Did an actual fist pump while reading, excellent take on that Marty Friedman stuff. Must read if you care about J-Pop. One element to this (Marty Friedman’s original lecture) that actually made me less interested in rebuffing it was the realization he’s worked with some of these artists, transforming this into a business pitch. I suspected this at first but thought it was a little cynical…until a few folks told me “nope, he’s worked with ‘em!” So yeah…if this couldn’t get any lamer. Honestly, Friedman comes off as a Japanophile in his lecture (think those Saturday Night Live sketches about Super Happy Fun Time America now or whatever). That isn’t the ambassador you want promoting J-Pop overseas…hence existence of SNL sketch…so I agree with Appears, this is doing way more harm.
I think it’s great that Marty Friedman is so enthusiastic about Japanese pop music. However, for someone who has apparently been living or traveling to Japan for so long and speaks fluent Japanese, it is astonishing how little he understands the full scope of it. And as a musician (former member of Megadeth, current guitar virtuoso), writer, and speaker, it’s even more astonishing how his lecture “What is J-POP? ~Exposing the Myth of Japanese Music Phenomenon” is partly a failure of articulation. Friedman has ideas, they just get tangled and sprout half-formed. His tone borders on less-then-conversational, barely scratching the surface of popular Japanese music, while exposing his biases and the kind of thinking that makes one believe everything off one’s radar doesn’t exist at all. So basically, it might sound like I’m tearing this to pieces, and I guess I am, but since Friedman takes the time to apologize for his tastes several times during the lecture, I guess I can take the time to do it at least once: this lecture just wasn’t my thing. Sorry.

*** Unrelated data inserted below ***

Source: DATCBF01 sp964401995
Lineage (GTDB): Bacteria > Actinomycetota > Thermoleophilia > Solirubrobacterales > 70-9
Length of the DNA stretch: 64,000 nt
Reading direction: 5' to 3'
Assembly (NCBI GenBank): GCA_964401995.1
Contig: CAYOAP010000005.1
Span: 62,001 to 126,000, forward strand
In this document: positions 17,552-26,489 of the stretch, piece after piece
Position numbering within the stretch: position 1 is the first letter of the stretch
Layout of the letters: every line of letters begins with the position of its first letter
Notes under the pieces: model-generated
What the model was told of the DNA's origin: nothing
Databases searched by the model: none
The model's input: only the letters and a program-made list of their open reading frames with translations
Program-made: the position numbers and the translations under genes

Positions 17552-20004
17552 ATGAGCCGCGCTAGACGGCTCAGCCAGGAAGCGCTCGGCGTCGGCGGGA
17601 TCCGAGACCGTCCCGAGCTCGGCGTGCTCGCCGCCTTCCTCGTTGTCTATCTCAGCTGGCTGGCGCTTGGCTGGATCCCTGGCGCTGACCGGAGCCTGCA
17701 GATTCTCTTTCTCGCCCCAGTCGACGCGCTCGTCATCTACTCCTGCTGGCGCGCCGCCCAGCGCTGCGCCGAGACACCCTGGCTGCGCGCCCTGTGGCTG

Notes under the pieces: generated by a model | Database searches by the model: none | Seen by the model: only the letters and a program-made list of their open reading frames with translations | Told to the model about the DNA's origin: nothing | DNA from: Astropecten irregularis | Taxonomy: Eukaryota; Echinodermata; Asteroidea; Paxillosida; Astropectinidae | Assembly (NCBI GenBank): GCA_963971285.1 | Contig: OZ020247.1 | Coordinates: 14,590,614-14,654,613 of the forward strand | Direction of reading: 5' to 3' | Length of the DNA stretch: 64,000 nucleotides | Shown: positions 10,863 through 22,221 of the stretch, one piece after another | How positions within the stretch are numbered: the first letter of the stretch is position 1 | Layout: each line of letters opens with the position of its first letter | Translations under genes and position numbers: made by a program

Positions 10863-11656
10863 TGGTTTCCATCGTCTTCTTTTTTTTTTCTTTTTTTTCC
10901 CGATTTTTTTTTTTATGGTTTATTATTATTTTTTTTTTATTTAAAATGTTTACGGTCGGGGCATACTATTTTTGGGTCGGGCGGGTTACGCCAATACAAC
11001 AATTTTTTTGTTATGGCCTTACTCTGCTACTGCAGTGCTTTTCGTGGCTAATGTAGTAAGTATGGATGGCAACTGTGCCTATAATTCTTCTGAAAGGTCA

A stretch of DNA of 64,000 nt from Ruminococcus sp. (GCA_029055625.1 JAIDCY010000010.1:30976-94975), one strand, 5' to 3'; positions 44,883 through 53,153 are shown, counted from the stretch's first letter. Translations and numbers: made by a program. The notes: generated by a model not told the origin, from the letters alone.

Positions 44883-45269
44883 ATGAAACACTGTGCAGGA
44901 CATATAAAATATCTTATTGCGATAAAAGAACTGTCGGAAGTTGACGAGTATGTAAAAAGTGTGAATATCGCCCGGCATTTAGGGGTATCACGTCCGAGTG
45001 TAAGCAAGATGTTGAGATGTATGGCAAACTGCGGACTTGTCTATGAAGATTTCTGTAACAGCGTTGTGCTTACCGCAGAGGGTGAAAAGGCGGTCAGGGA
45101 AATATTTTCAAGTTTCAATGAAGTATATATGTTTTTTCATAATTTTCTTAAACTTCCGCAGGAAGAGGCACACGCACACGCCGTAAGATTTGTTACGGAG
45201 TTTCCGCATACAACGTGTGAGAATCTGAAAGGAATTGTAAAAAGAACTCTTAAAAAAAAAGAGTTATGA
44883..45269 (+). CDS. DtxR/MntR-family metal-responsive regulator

This is a really good post. In particular I appreciate cutting through the original talk’s enthusiasm about Japanese pop to talk about the practical reasons why Korean pop is already making much more headway in the West and is likely to continue doing so. I commented on this on the Jukebox recently, too. As another example I was just trying to find a version of the new Kimura Kaera video with decent sound quality to share with some other people who, you know, might be enthusiastic about it, but no, muffe-sound all round.
It also neatly brings out a few things around generalising from a limited knowledge base or making too much of contrasts to Western music that I try to avoid falling into in my writing about Asian music but maybe don’t entirely (I grappled with this in a tiny way in my discussion of novelty value in my review of the Momoclo single which has endured as my favourite single of the year and which, to bring things round neatly, Friedman plays on!).